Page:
et al. Overexpression of Smad7 results in severe pathological alterations in multiple epithelial tissues. EMBO J. 21, 2580–2590 (2002).

  56. 56.

    et al. Keratinocyte-specific Smad2 ablation results in increased epithelial-mesenchymal transition during skin cancer formation and progression. J. Clin. Invest. 118, 2722–2732 (2008).

  57. 57.

    et al. Smad4-dependent desmoglein-4 expression contributes to hair follicle integrity. Dev. Biol. 322, 155–166 (2008).

Download references

Acknowledgements

This work was supported by NIH grants AR061792 and DE015953 to X.-J.W., R01CA115468 to Q.Z. and R03DA033982 to R.Z. and Q.Z. and the Colorado State/University of Colorado Bioscience Discovery Evaluation grant to X.-J.W., Q.Z. and Y.R. and was partially supported by NIH grant P30CA046934 to the University of Colorado Cancer Center. L.B. was supported by a grant (81060189) from The National Natural Science Foundation of China (NSFC). F.L. was supported by grants from the NSFC (81102596), The Shanghai Rising-Star Program (12QA1403300) and The Innovation Program of Shanghai Municipal Education Commission (12YZ067). The authors thank S. Said, C. Marshall and C. Liu for searching human oral mucositis clinical samples and C.Y. Li and G. Gang for their input on radiotherapy in patients with oral cancer. The authors also thank P. Garl for proofreading the manuscript.

Author information

Author notes

    • Gangwen Han
    • , Li Bian
    •  & Fulun Li

    These authors contributed equally to this work.

Affiliations

  1. Department of Pathology, University of Colorado Denver Anschutz Medical Campus, Aurora, Colorado, USA.

    • Gangwen Han
    • , Li Bian
    • , Fulun Li
    • , Donna Wang
    •  & Xiao-Jing Wang
  2. Department of Pathology, The First Affiliated Hospital of Kunming Medical University, Kunming, China.

    • Li Bian
    •  & Jianbo Lu
  3. Department of Dermatology, Yueyang Hospital of Integrated Traditional Chinese and Western Medicine, Shanghai University of Traditional Chinese Medicine, Shanghai, China.

    • Fulun Li
  4. Oral and Pharyngeal Cancer Branch, National Institute of Dental and Craniofacial Research, National Institutes of Health (NIH), Bethesda, Maryland, USA.

    • Ana Cotrim
    •  & J Silvio Gutkind
  5. Department of Dermatology, University of Colorado Denver Anschutz Medical Campus, Aurora, Colorado, USA.

    • Yu Deng
    • , Gregory Bird
    • , Yosef Refaeli
    •  & Qinghong Zhang
  6. Radiation Biology Branch, Center for Cancer Research, National Cancer Institute, Bethesda, Maryland, USA.

    • Anastasia Sowers
    •  & James B Mitchell
  7. Department of Molecular Genetics and Biochemistry, University of Colorado Anschutz Medical Campus, Aurora, Colorado, USA.

    • Rui Zhao
  8. Department of Radiation Oncology, University of Colorado Denver Anschutz Medical Campus, Aurora, Colorado, USA.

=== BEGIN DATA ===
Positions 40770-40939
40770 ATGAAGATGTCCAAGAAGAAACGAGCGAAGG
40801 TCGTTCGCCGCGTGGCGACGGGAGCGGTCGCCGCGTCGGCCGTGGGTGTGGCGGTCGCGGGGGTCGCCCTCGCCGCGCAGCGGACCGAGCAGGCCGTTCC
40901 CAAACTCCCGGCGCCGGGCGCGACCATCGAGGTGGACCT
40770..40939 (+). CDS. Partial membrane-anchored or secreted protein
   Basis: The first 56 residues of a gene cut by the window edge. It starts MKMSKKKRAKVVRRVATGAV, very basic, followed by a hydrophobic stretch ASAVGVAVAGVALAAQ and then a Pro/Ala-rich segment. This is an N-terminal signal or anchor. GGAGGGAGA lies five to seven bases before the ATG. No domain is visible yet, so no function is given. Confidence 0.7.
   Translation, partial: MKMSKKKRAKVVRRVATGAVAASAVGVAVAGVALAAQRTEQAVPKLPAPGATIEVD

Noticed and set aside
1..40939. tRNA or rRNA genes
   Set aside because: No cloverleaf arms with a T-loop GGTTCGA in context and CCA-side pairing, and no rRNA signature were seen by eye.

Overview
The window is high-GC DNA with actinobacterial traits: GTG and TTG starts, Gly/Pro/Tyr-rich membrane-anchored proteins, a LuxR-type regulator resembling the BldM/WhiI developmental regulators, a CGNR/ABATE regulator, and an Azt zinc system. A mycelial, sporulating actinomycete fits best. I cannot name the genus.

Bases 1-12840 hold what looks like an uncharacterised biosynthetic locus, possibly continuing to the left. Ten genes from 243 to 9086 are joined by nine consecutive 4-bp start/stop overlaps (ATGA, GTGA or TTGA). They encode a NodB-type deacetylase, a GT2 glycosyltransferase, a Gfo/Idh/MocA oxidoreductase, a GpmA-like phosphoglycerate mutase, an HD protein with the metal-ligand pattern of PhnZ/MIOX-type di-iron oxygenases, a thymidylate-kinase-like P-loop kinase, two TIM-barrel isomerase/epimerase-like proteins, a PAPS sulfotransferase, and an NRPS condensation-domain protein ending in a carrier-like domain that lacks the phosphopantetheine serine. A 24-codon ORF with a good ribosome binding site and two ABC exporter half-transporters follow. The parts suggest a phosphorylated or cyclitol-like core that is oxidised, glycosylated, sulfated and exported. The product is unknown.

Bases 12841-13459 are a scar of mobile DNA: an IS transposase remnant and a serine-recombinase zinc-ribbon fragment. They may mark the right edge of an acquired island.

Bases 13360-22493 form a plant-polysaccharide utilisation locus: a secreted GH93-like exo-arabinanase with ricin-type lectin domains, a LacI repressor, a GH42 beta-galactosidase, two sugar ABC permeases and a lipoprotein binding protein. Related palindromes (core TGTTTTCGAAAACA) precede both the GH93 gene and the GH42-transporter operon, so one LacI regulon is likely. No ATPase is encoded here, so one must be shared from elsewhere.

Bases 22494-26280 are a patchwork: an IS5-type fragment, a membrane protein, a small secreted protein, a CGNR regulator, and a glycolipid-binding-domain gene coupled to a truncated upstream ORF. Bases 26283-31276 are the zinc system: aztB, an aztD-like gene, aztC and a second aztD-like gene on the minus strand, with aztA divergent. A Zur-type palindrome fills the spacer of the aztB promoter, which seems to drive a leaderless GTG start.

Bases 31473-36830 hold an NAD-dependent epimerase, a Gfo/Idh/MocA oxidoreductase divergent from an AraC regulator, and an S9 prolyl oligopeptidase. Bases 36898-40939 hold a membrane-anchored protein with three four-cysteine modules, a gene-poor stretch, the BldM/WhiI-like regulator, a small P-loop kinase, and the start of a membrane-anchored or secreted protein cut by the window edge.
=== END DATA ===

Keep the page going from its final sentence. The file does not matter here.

• David Raben
  9. Department of Molecular Cell Biology, Leiden University Medical Center, Leiden, The Netherlands.

    • Peter ten Dijke

Authors

  1. Search for Gangwen Han in:

  2. Search for Li Bian in:

  3. Search for Fulun Li in:

  4. Search for Ana Cotrim in:

  5. Search for Donna Wang in:

  6. Search for Jianbo Lu in:

  7. Search for Yu Deng in:

  8. Search for Gregory Bird in:

  9. Search for Anastasia Sowers in:

  10. Search for James B Mitchell in:

  11. Search for J Silvio Gutkind in:

  12. Search for Rui Zhao in:

  13. Search for David Raben in:

  14. Search for Peter ten Dijke in:

  15. Search for Yosef Refaeli in:

  16. Search for Qinghong Zhang in:

  17. Search for Xiao-Jing Wang in:

Contributions

G.H., Q.Z. and X.-J.W. designed experiments and wrote the manuscript. D.R. provided input in radiotherapy dosing and regimens in oral cancer treatment and clinical care of radiation-induced oral mucositis and the MSK921 cell line. G.H., L.B., F.L. and D.W. performed the radiation-induced oral mucositis animal experiments and other histopathological and molecular analyses at the University of Colorado Denver, Anschutz Medical Campus. A.C., A.S. and J.B.M. performed radiation-induced oral mucositis animal experiments at the NIH. Y.D., G.B. and Q.Z. performed protein purification. R.Z., Y.R. and Q.Z. contributed to optimization of Tat-Smad7 protein production. J.S.G. provided NOK-SI cells. P.t.D. provided Smad7-specific antibody. L.B. and J.L. provided human samples and performed immunostaining on those samples. D.R., J.B.M. and J.S.G. provided suggestions for manuscript revisions.

Competing interests

The authors declare no competing financial interests.

Corresponding authors

Correspondence to Qinghong Zhang or Xiao-Jing Wang.

Supplementary information

PDF files

  1. 1.

    Supplementary Text and Figures

    Supplementary Figures 1–8

About this article

Publication history

Received

Accepted

Published

DOI

https://doi.org/10.1038/nm.3118

Further reading

Newsletter Get the most important science stories of the day, free in your inbox. Sign up for Nature Briefing